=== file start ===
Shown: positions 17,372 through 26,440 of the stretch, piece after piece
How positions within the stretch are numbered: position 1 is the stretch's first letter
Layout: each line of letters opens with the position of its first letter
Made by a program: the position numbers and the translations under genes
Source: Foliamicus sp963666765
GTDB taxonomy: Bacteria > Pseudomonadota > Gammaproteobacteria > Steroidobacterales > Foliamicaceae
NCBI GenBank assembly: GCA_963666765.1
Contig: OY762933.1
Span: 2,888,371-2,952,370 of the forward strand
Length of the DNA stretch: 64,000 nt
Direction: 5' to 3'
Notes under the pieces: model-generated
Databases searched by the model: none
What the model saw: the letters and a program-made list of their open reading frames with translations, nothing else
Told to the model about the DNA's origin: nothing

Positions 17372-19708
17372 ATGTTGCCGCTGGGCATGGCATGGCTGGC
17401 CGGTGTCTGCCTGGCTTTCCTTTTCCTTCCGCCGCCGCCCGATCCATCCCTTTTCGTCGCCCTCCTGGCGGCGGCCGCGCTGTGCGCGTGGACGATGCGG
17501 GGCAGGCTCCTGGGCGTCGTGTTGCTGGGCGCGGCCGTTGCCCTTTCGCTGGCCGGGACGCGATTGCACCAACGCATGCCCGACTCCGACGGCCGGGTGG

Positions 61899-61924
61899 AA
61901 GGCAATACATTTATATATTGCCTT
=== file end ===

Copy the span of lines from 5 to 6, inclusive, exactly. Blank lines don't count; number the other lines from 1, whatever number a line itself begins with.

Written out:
Source: Foliamicus sp963666765
GTDB taxonomy: Bacteria > Pseudomonadota > Gammaproteobacteria > Steroidobacterales > Foliamicaceae